As Philadelphia police searched for the gunmen who killed 15-year-old Juan Carlos Robles-Corana on Monday afternoon, his mother pleaded for anyone with information about the slaying to contact police.

“Please, please help me find who did this, because he didn’t deserve this,” Maria Balbuena said Tuesday afternoon as she stood at a vigil on the spot where her son was gunned down in the 2200 block of North 15th Street. “... He didn’t deserve to go out like this. To be left in the middle of the street like garbage.”

Balloons, stuffed animals, and candles marked the spot where he was killed on the street where Juan lived with his family, just a block from Tanner Duckery School, where he was an eighth grader.

At 2:42 p.m. Monday, police said, two males fired at least 20 shots at Robles-Corana, littering the sidewalk with fired cartridge cases.

Nearby police heard the gunfire and found the teen lying in the street with at least four gunshot wounds to his torso, said Capt. John Walker, commanding officer of the Police Department’s shooting investigation group. Officers rushed him to Temple University Hospital, where he died just after 3 p.m. that day.

Robles-Corana had moved with his mother and three siblings from New York City in 2020 for a fresh start, his mother said. “At first he was not too happy about it because he missed his friends, he missed his cousins. But he learned to love the city,” Balbuena, 33, said. “He would say, ‘Mama, I’m a Philly boy.’”

The teen’s death was among 126 homicides in the city so far this year, up slightly from the total at the same time last year.

Police are also searching for the gunman who shot a 13-year-old boy Monday night in the Mill Creek section of West Philadelphia. That shooting was reported shortly before 8:30 p.m. at 49th and Hoopes Street. The boy, who is in critical condition, was sitting alone in the front passenger seat of his mother’s Acura SUV when someone approached the car from that side and opened fire, police said.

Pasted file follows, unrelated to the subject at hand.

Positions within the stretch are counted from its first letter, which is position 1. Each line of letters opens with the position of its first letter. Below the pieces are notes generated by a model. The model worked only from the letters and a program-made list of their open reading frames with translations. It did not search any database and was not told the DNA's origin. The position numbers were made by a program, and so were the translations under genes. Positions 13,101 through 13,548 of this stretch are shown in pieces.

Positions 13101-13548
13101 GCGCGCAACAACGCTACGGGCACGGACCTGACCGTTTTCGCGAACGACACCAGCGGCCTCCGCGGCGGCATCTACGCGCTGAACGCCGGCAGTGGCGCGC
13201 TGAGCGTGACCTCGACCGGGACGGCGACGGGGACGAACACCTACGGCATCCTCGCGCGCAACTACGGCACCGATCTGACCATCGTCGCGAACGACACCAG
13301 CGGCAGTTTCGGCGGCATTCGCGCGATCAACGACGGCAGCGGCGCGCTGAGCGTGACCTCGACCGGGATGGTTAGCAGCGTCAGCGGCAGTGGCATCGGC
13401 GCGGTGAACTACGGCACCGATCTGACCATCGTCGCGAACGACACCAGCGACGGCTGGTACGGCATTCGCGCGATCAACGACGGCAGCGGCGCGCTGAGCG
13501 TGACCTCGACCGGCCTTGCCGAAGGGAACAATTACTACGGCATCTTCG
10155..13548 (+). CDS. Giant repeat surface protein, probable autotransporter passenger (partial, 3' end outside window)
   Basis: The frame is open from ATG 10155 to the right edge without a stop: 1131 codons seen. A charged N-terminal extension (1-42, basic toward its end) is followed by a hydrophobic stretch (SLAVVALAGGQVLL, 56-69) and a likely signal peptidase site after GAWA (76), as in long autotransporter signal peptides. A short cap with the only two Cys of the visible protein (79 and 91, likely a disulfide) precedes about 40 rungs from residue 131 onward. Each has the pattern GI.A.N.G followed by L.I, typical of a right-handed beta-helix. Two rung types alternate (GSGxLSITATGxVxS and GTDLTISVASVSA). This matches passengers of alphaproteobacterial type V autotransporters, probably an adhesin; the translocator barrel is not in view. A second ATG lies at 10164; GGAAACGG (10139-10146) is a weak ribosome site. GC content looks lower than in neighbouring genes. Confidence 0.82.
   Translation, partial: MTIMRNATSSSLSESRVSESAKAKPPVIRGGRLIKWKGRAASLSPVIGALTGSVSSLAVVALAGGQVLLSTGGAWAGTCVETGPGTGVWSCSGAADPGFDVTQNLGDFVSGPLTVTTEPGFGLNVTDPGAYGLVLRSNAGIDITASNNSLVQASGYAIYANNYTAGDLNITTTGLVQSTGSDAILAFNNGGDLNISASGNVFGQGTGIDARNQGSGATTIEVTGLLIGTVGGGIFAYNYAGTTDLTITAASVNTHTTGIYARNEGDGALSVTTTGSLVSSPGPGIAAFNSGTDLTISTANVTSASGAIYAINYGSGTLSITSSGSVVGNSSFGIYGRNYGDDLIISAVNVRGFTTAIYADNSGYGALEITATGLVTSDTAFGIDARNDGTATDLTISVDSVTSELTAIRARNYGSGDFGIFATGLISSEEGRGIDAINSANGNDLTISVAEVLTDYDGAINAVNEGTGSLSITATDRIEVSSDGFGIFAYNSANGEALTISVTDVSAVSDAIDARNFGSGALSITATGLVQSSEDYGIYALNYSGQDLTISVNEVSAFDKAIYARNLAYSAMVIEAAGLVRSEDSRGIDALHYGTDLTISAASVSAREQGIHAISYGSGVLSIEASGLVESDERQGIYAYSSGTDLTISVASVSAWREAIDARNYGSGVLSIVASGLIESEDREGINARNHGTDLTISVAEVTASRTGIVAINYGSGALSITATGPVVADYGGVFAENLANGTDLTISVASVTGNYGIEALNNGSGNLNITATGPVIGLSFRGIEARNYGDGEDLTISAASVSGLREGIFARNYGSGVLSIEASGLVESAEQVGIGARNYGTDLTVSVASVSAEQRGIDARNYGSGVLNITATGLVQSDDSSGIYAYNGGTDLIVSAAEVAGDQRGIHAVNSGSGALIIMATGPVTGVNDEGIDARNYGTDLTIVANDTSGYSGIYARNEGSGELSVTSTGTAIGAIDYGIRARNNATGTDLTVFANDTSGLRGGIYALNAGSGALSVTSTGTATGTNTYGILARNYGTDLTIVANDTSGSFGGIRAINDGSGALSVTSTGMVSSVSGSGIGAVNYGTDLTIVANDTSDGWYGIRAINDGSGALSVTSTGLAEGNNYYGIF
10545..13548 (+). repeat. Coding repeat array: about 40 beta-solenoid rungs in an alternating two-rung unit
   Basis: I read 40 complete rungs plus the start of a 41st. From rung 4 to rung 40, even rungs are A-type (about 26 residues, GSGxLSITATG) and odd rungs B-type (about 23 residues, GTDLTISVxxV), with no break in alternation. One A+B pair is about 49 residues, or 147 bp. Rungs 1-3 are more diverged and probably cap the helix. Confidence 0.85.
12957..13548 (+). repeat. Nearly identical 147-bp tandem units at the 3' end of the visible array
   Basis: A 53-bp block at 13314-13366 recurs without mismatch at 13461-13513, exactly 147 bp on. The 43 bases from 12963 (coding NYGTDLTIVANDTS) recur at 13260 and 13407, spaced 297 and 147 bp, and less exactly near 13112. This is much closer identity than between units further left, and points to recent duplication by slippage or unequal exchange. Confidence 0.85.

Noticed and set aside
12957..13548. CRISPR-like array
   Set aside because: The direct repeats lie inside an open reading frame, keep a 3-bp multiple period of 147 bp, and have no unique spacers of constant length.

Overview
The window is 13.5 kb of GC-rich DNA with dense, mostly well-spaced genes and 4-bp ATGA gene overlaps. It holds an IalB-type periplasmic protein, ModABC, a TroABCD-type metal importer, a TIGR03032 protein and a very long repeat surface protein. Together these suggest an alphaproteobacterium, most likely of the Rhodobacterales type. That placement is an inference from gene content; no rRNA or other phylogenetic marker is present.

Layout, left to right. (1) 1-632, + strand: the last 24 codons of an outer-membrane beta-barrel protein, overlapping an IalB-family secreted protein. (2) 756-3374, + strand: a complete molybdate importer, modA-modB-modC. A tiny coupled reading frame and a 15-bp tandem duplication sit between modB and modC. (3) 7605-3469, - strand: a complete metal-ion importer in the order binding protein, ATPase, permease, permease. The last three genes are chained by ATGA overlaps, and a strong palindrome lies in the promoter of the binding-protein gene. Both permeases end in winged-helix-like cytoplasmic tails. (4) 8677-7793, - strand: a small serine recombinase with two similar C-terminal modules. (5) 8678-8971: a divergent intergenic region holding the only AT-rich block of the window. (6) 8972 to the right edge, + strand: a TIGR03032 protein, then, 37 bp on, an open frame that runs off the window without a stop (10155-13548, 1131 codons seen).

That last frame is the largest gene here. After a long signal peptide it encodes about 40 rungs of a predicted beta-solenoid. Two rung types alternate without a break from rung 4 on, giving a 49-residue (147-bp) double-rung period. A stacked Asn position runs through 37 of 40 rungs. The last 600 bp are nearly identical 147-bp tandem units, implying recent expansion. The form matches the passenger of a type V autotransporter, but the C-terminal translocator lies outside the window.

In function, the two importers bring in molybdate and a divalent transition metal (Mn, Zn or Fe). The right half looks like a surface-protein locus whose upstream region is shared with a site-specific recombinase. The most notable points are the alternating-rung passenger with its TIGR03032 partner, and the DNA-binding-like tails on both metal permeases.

Balbuena said she learned that her son had been shot when someone from Duckery School called to say he had not picked up his two younger siblings who attend the same school. She said she immediately called her son’s cellphone to find out where he was, only to hear the voice of a police officer telling her that the boy was at the hospital.

Later, Balbuena said she returned to the crime scene and spoke to two detectives.

“They handed over to me his bookbag and said they were collecting information,” she said. “That’s all they said. Nobody has told me nothing else.”

Balbuena said she had no idea who would want to harm her son. But his last days were tumultuous, she said, and included a fight at school last week.

On Friday, she said, she went to talk to school officials about the fight. “We had a meeting, basically to avoid any guns getting involved,” she said fighting back tears, surrounded by neighbors and her son’s classmates as people began gathering at the vigil for her son.

Balbuena said school security cameras recorded her son leaving school early Monday, at about 2:36 p.m. instead of the regular dismissal time just before 3. She believes he was upset and was heading back to school to get his siblings when he was shot.

On Tuesday afternoon, she begged her son’s classmates to turn away from violence and to remember her son as a good kid who liked to have fun. In his honor, his brother Aiden, 10, and some of the classmates made dancing videos to post on TikTok. “Do it for him,” Aiden told the crowd.

“I just need to know why. Was your hatred so much that you had to kill my baby like this?” Balbuena asked. “I don’t want no vengeance, I don’t want nobody else to be shot. I just want to know what happened. What did he do, what did he do to be murdered like this?”